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Re: Attempting a VERY minimal install (using --no-install-recommends ;)




On 04/24/2019 12:54 PM, Georgios wrote:
My minimal install include just installing standard system utilities.

I believe I accomplished that.

I build my system after that without the use of --no-install-recommends.
Its better to install recommended packages for full functionality of the
installed packages.(Just my opinion)

No major disagreement there. However, quoting myself:
fending for oneself is a valuable educational experience compared
to having everything handed to you on a "golden platter" {Debian's
default installer}

My typical install is to accept everything. But this particular install is explicitly for investigating the other end of the spectrum. In the past I have done as many as a dozen full installs to investigate parameters of current interest.
I am retired, one of my hobbies might be said to be installing Debian ;}


ps. Im using xfce and i usually pick the packages i need.

I'm intentionally being a little more extreme.


ps2.Find your network hardware and see if it needs firmware installed.

I know it does not require a proprietary driver.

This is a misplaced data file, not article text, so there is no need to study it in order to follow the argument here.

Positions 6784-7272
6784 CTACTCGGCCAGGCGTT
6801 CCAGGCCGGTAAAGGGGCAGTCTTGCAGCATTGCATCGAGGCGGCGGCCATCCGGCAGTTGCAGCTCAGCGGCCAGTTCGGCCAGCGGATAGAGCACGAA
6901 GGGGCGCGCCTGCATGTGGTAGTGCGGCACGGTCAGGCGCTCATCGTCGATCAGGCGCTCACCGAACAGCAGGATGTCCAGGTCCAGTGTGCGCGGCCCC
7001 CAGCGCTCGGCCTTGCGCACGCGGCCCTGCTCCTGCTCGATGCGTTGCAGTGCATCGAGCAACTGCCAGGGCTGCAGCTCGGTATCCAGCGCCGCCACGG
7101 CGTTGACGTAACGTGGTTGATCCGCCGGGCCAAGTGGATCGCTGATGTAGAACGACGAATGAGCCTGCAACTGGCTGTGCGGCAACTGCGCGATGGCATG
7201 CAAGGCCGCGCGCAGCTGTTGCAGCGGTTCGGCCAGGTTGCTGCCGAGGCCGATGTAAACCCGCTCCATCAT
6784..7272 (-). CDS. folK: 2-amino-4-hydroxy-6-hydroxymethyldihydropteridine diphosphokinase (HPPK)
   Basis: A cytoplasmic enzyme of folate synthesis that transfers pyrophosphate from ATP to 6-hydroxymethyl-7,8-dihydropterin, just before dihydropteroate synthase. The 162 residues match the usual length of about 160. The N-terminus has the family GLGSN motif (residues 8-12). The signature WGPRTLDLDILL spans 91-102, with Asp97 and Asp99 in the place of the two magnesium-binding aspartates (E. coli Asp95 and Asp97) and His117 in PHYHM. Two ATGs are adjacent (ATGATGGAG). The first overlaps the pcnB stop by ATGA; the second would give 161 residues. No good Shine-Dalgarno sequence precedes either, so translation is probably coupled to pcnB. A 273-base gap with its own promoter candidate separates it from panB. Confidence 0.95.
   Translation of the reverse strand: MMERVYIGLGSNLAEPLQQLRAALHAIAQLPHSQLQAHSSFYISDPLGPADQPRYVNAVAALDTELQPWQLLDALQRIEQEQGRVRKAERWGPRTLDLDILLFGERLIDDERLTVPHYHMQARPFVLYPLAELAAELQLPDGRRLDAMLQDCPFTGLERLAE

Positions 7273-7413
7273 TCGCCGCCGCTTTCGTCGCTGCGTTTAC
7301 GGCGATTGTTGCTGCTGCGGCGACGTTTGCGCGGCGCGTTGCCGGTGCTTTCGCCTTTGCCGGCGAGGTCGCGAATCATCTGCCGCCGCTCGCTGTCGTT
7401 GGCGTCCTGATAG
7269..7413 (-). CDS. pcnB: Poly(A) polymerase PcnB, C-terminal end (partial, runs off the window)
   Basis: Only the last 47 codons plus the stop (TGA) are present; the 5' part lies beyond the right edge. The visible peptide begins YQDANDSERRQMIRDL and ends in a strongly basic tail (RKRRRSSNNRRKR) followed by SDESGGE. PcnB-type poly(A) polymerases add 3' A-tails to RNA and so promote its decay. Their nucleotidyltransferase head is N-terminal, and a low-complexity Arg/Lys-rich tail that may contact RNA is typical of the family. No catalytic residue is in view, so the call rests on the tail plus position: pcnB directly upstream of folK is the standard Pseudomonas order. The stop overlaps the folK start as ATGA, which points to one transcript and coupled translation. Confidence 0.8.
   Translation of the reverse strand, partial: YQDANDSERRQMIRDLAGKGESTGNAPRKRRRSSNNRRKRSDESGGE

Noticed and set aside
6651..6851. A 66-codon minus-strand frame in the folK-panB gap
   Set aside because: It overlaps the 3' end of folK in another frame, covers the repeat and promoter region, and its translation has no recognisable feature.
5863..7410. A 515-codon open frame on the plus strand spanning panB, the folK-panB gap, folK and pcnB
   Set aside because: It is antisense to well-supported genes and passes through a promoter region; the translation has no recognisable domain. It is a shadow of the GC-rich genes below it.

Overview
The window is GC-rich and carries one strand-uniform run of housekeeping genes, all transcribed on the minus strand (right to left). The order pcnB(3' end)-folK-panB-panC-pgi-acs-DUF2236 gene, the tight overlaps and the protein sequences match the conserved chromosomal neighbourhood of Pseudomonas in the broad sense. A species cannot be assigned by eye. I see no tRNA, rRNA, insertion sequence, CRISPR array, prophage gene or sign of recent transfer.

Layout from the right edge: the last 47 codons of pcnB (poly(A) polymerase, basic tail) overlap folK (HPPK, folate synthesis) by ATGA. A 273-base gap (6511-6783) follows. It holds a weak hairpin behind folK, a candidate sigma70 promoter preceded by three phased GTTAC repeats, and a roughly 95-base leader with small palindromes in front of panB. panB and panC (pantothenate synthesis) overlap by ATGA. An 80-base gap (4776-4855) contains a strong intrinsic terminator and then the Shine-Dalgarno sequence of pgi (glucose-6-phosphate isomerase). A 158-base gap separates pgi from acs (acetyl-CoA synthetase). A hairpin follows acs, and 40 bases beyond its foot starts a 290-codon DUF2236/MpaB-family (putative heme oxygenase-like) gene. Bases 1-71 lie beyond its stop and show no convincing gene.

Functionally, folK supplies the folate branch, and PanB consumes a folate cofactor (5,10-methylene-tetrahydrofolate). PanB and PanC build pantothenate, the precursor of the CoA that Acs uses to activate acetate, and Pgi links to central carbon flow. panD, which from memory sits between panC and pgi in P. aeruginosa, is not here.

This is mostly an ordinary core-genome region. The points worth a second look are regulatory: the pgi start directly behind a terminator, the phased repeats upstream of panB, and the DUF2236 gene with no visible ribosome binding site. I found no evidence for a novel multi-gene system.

It is a USB device compatible with both Windows and Debian. My experience is that Debian initially sees it as a "disk" and then the software handling general USB devices downloads "something" from the device. After that it "just works" ;/


Check you
On 4/24/19 8:36 PM, Richard Owlett wrote:
I'm attempting a very minimal install because:
1. small size in and of itself is a good goal
2. fending for oneself is a valuable educational experience compared
    to having everything handed to you on a "golden platter" {Debian's
    default installer}

My current experiments revolve around defining my personal take on a
minimal MATE desktop. Part of the motivation is that some recommended
packages clash with ones I wish to use. Just removing offending packages
after the fact is unaesthetic.

My test machine has both a default install from DVD 1 and my minimalist
install. I had done a standard install without specifying any GUI or
extra packages.

My base setup was installed by doing
   apt-get --no-install-recommends install task-mate-desktop
   apt-get install pluma gparted synaptic

All it lacks is internet connectivity.
I have a WiFi hotspot from T-mobile which I effectively use as a modem
(WiFi is intentionally disabled). On the standard install it appears
eth2 on Network Manager Applet.

I used Synaptic to install network-manager-gnome
The apparent problem is that connecting the hotspot does dot trigger the
"connecting" icon.

How do I determine what else I need to install?
[Recall point #2 in my first paragraph ;]
TIA